Small, Yet Packs a Punch Getting past the look of the flash, let’s see what this little shoe-mount is all about. For starters, the i60A is pimped up with all the shooting modes found on the Di700A, but with even more control. That means full TTL flash operation on camera and remotely. Remote operation extends to optical/infrared TTL wireless, photo-optical non-TTL wireless, and TTL wireless radio operation. While we rarely use Guide Numbers (GN) in this day and age of TTL dedicated flash, the GN does give us a sense of the effective reach and power of the unit. And in that sense, it serves as a practical guide, hence “Guide” Number. At ISO 100, the i60A will cover a distance of 89 feet (27 meters) at the 24mm zoom setting. At the 200mm setting (ISO 100), that jumps to 198 feet (60 meters). Compare that to any camera’s built-in flash. The i60A’s built-in diffuser panel and included dome diffuser will knock these numbers back a bit. By the way, the i60A is a bit more powerful than the larger Di700A. At the 200mm zoom setting, the GN for the Di700A is 178/54 (ISO 100, ft/m). And the new flash is considerably more capable than the even smaller and older Nissin i40. The i60A is also the most expensive flash in the current Nissin lineup, even more than the flagship Di866 Mark II. The i60A draws on much of the functionality from the 866 Mk II while replacing more esoteric features and expanding on others. The i60A adds one more feature not found on most shoe-mounts: a video light. This light, consisting of two LEDs (diffused), can be adjusted in brightness. And it’s bright! I didn’t realize it at first, but this video light would really come in handy at some point in a studio setup. And, if nothing else, it makes a great flashlight in a pinch. (You’ll also find this feature on the earlier i40.) ​

The Interface – User-Friendly… to a Point The interface on the i60A consists of a color LCD panel, dials, and buttons. The LCD panel is small but easily readable, if you have fairly good eyesight, that is. It is, however, difficult to read under bright lighting. I recommend you shade the display outdoors when changing settings. Somewhat disconcerting, the panel dims almost immediately and there’s no way around this. But you can bring it back to full brightness by a press of any button, except, obviously, the on/of switch, or when changing modes. The control dials may be a bit harder to read for some, especially if you suffer from astigmatism. The lettering is tiny and the detent marker on the mode dial doesn’t precisely align with the mode settings - nor is it clearly marked (it's raised), so you may do better paying close attention to the LCD display to get a better sense of the flash mode than to the mode dial itself. And in dim light, that may be the only way to read flash modes, unless you bring a flashlight or a cell phone with you.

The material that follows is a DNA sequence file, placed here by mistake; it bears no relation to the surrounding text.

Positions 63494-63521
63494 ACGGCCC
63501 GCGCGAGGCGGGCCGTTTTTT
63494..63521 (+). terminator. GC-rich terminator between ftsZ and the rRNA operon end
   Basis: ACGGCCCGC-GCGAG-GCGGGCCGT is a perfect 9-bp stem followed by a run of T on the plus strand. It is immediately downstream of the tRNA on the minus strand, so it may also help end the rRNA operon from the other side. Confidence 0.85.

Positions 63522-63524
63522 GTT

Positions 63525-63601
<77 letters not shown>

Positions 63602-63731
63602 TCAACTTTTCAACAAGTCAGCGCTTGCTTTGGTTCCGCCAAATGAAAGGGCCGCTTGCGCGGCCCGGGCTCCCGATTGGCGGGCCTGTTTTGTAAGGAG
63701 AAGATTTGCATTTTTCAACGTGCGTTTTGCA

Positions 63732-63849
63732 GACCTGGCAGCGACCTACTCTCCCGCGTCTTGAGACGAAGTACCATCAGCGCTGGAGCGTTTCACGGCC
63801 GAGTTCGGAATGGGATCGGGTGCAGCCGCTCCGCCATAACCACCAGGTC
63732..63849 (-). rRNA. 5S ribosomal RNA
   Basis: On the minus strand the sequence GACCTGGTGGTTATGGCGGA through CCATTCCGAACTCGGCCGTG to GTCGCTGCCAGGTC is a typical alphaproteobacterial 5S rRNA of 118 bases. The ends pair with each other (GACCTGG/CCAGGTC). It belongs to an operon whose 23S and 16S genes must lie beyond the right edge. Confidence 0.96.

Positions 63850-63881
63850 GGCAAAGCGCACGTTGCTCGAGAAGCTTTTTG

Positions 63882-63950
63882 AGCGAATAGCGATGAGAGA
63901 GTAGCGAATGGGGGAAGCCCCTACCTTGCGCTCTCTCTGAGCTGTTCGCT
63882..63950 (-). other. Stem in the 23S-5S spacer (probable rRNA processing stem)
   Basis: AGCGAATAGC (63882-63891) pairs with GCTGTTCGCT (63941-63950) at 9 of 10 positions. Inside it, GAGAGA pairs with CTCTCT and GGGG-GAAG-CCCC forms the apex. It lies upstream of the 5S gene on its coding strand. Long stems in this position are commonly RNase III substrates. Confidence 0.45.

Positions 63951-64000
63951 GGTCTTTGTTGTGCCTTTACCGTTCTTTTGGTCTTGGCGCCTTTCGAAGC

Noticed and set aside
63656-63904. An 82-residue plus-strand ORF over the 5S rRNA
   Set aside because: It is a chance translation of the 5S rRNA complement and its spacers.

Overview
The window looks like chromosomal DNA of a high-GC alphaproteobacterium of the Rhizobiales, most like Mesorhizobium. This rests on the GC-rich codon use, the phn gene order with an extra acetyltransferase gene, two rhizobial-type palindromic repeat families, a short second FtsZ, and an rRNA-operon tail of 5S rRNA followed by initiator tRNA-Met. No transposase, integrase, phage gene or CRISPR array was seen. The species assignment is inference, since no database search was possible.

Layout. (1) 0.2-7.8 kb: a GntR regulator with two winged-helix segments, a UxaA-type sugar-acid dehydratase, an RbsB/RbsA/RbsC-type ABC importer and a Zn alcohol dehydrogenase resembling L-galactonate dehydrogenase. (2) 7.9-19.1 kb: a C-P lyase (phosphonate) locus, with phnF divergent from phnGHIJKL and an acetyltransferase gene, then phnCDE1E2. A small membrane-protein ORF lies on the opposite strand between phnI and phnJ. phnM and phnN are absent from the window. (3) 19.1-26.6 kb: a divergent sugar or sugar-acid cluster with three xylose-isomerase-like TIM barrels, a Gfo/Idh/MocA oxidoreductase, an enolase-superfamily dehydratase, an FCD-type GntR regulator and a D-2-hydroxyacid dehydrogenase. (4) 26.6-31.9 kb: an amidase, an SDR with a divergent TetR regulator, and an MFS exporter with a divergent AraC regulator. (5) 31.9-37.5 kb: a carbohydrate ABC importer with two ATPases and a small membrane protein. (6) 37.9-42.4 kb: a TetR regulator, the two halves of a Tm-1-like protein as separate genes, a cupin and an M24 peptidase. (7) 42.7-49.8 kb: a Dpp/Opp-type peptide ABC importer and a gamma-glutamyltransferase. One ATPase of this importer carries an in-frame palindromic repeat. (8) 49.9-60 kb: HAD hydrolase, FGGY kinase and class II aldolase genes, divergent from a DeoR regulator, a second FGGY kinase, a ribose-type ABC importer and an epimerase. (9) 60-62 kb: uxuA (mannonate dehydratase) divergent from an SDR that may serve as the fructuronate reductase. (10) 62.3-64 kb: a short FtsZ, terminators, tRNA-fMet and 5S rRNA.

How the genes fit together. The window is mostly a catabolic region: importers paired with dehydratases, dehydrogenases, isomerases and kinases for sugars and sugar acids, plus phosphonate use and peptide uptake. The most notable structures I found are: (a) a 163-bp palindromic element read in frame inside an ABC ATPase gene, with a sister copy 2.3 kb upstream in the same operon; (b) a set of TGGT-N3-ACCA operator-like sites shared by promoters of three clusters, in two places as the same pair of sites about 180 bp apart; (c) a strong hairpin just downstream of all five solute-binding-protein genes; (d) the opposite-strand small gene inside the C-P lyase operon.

Nissin i60A interface showing flash in full TTL mode (non-wireless), at -2 EV. To use the TTL wireless modes, shift the mode dial down to the Group settings: A, B, or C (with matching settings on the Master controller/transmitter/trigger).

Nissin i60A interface showing flash in Manual mode, at reduced output, with zoom set at 105mm (zoom setting uses dial on the right).

Speaking of Those Control Dials The dial on the left is for flash modes, with the following options. For on-camera (hot-shoe) usage: the green “A” is for fully auto TTL flash, whereas “TTL” gives you more complete TTL flash control, with the added option of onboard flash exposure overrides (to +/-2, in 1/3-step increments). For remote operation, the dial offers SD (for pre-flash digital), SF (non-TTL-flash exposures with any optical flash/trigger), and A/B/C. The A/B/C settings are used with the Nissin Air radio-controlled system. (More on wireless operation below.) The dial on the right provides settings for wireless radio channels (1 to 8) and manual zoom. The other settings control audio (beeps) and high-speed sync for cameras that don’t have that option built-in (not applicable to Nikon DSLRs). The key problem with these controls is that they’re so small that you need a fingernail to access them. Hold down the button until the display changes to the required parameter, for example, zoom focal lengths. Then turn the outer wheel, which is also used to change output settings for the applicable modes. The central button locks in settings. ​

Wireless Operation By the way, and this may confuse the issue somewhat, my D610’s built-in flash can be used to trigger the i60A in any wireless mode. In the absence of the Air 1 trigger, the A/B/C settings can also be used for non-radio (that is, optical/infrared) wireless TTL operation of either or both the i60A and Di700A, in the current example, with Nikon CLS controlling exposure. You should also be aware that the i60A (and the Di700A) respond to the built-in flash on the Nikon D610 regardless of channel setting made in the camera or on the i60A. (There are no channel settings on the Di700A.) In the final analysis, what’s really important is that TTL wireless control works reliably, whether via radio or optical/infrared control. ​